"When I spoke to him he never gave any inkling of being able to do this," Hale said before Smith apparently took his life.

The FBI had not been investigating Smith until the last couple of days.

"He was known to police in Chicago and police in Bloomington, but not to the FBI," said FBI special agent Ken Kaiser. Witnesses did not see anyone with Smith, but the investigation into whether he acted alone was continuing, Kaiser said today.

No cause for arrest

Harlan Loeb, Midwest counsel for the Anti-Defamation League, said his organization has had Smith "on our radar screen for quite some time, which is particularly tragic for someone so young."

Bloomington Police Chief Jim Kennedy said officers had questioned him twice at his apartment in the past, related to the pamphlets he was passing out, because some people had complained about them.

"The biggest thing we could've arrested him for was littering," Kennedy said.

It began on Jewish Sabbath

The gunman struck outside a synagogue in Chicago on Friday evening, the start of the Jewish Sabbath. The same shooter is believed to have killed the former basketball coach a half-hour later as he walked with his children in nearby Skokie, Illinois, and later fired at an Asian-American couple in the suburb of Northbrook.

Then on Saturday the same blue Taurus was seen at shootings in two towns south of Chicago. In the first attack, the gunman fired on two black men Saturday morning, but no one was hit, Chicago Police Cmdr. William Hayes said.

Later, shots three of four shots were fired at six men of Asian descent standing on a corner near the University of Illinois, Hayes said. A 22-year-old graduate student, whose name wasn't released, was hit in the leg and was listed in serious condition.

Waiting for services to let out

In Sunday's attack, Won-Joon Yoon was hit twice in the back and killed outside Korean United Methodist Church in Bloomington, Illinois. Witnesses told police that after firing into the crowd, the shooter sped off, running several lights.

"He was apparently parked at the corner and waited for these people to come out of church and then fired," Kennedy said.

Authorities said .380-caliber shell casings -- the same kind found in some of the Chicago shootings -- were also found at the scene of the Indiana attack.

Last year on the Fourth of July, Smith tucked white supremacist fliers under windshields around Bloomington. Asked whether the shootings this weekend were related to Independence Day, Bloomington Police Capt. William Parker said, "It raises questions in our minds."


Suspected shooter said his hate-filled leaflets spoke 'the truth'

CNN.com

July 6, 1999

Bloomington, Indiana (CNN) -- Appearing in a 1998 documentary for Indiana University's PBS TV station, Benjamin Nathaniel Smith gives a glimpse into his hatred and white supremacist beliefs, saying he had a right to pass out racist leaflets on campus -- as he put it, "all it really is is the truth."

Smith, 21, shot himself during a police chase Sunday night and died later in a hospital. He was sought in a deadly Independence Day weekend drive-by shooting rampage that killed two and injured nine others -- a spree targeting blacks, Jews and Asians.

Authorities were attempting to reconstruct Smith's past Monday to shed light on how he apparently became a murderer. People who knew Smith described him as a racist and a troublemaker in public, but quiet and reserved in private.

Police said he often roamed university campuses, passing out hate-filled fliers against Jews, blacks and Asians. He was known to pass out such fliers at Indiana University where he had been majoring in criminal justice.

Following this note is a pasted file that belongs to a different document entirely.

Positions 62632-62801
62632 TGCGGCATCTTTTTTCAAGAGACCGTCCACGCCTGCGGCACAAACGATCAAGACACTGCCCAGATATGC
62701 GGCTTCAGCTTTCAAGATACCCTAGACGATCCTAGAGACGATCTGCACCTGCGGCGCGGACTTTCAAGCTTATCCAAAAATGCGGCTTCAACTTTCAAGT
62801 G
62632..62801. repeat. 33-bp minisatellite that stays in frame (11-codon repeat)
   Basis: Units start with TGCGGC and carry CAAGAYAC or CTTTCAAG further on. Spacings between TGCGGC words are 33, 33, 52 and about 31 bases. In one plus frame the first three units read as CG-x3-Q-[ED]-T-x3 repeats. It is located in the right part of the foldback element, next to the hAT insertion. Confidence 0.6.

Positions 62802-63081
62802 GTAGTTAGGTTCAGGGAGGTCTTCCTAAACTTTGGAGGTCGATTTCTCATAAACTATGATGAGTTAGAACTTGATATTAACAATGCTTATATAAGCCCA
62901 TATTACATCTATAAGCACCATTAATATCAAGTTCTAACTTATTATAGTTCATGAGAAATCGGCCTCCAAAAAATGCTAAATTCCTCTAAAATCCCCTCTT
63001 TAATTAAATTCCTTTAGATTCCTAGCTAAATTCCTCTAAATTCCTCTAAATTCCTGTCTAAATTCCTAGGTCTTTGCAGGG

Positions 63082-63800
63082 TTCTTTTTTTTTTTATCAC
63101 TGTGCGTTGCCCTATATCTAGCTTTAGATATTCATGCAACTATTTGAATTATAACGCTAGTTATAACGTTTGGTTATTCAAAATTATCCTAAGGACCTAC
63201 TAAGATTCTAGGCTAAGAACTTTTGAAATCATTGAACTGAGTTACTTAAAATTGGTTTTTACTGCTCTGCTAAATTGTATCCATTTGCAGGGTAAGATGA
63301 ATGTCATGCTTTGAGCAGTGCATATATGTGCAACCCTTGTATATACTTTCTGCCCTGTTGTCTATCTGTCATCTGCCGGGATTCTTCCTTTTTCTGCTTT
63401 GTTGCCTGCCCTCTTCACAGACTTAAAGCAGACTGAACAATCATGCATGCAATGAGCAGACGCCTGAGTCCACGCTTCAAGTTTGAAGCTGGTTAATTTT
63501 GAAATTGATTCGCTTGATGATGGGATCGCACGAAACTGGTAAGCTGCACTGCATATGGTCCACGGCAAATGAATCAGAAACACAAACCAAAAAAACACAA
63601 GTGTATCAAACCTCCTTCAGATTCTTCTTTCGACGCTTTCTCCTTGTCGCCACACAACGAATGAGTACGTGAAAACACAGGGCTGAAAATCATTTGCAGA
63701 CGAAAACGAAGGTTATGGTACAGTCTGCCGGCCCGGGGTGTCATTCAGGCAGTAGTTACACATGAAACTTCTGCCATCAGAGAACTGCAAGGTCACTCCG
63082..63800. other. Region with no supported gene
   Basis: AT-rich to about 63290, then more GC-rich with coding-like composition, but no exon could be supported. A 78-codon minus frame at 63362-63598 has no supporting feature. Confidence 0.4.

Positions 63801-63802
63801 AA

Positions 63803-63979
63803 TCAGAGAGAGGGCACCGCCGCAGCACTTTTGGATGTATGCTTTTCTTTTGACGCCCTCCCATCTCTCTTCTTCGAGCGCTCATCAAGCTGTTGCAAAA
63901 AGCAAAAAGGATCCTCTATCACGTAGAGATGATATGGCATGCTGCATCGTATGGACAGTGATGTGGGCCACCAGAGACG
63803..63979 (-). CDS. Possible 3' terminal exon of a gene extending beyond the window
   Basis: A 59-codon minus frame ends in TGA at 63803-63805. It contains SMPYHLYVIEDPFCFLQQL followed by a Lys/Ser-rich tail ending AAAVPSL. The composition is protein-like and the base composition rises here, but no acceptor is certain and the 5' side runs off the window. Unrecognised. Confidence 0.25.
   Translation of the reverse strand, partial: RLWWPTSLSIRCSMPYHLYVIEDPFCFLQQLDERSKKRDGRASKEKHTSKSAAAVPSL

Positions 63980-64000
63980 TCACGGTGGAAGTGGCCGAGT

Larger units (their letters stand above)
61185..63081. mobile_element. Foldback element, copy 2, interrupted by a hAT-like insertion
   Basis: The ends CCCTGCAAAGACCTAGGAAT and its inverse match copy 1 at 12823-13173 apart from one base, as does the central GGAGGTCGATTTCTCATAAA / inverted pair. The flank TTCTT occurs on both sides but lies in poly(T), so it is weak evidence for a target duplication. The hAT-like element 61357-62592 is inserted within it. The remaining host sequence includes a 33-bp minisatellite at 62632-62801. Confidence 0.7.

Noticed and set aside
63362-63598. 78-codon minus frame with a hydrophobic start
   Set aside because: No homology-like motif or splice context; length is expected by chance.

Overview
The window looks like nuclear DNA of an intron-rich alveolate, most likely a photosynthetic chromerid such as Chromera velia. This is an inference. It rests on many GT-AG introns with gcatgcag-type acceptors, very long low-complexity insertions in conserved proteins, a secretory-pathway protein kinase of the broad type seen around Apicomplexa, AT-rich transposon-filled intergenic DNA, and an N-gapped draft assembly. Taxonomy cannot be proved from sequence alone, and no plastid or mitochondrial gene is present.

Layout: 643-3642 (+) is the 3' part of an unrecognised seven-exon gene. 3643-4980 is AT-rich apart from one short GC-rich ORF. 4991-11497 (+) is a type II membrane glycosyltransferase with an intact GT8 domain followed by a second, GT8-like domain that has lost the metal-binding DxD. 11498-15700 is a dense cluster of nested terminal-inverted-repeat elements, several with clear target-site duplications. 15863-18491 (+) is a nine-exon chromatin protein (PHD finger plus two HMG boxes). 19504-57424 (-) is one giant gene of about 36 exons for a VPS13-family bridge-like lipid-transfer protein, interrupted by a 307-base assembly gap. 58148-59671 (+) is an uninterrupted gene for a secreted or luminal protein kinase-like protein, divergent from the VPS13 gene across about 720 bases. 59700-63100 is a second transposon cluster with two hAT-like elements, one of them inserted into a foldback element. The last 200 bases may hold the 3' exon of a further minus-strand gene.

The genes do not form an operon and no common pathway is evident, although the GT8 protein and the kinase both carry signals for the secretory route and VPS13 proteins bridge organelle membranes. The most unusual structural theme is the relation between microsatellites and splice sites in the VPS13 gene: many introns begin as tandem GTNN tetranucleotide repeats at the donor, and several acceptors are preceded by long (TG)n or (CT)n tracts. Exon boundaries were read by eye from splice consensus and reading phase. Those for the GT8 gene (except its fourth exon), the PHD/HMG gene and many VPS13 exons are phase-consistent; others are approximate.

In October 1998, Smith was the subject of a story on the university's PBS station.

"I'm not blind. I can see that people of color do create a lot of problems for our country. It's not a personal thing. It's really just a concern with my own people," he said.

Smith -- who was a member of World Church of the Creator, a white supremacist group styled as a religion -- told the station that Bloomington police had grabbed him out of class and "basically tried to intimidate me and get me to stop" passing out fliers.

"People call our literature hate literature, but all it really is is the truth that reflects on the minority as negatively," he said.

Three weeks ago, Smith was arrested by Wilmette, Illinois, police for driving under the influence and illegal distribution of racist handbills. He showed up at a court hearing a week and a half ago, but the case was continued for a later date.

Grew up in Wilmette

Smith was born and raised in Illinois. Until two years ago, Smith, his parents and two younger brothers lived in the fashionable Chicago suburb of Wilmette.

He attended New Trier High School in Winnetka, considered one of the finest public high schools in Illinois.

In his senior yearbook, his name is listed as one of the people who didn't pose for a portrait. But in his class statement, he declared, "Sic semper tyrannis," which roughly translated means, "Thus ever to tyrants."

That same phrase was said to have been shouted by John Wilkes Booth before he assassinated President Abraham Lincoln.

One neighbor from Smith's youth was shocked to learn of the news of the shooting spree. "I didn't realize it was one of my neighbors until I was told it was the Smith son. Wow, it's scary that the kid next door could do this," he said.

Smith's African-American neighbor in Bloomington also expressed shock.

"There was never really a, 'I don't like you, I hate you because you're black," said Tyrese Alexander. "He seemed to harbor intense anger, but it was never of a physical nature. He never lashed out at anybody. He just had an angry look on his face."

Matt Hale, leader of the World Church of the Creator, described Smith as "a pleasant person who believes in his people, who believes in his people, the white people, I can't say anything bad about him."

The church leader said he suspects the shooting spree may have been prompted by the rejection Friday of Hale's license to practice law in Illinois because of his views on race.

"I strongly suspect that the denial of my law license set him off," Hale told CNN in an interview. "Why? Because of the timing involved and because I know he was very passionate about me getting my law license. He had testified for me at the hearing I had on the matter."



Benjamin Nathaniel Smith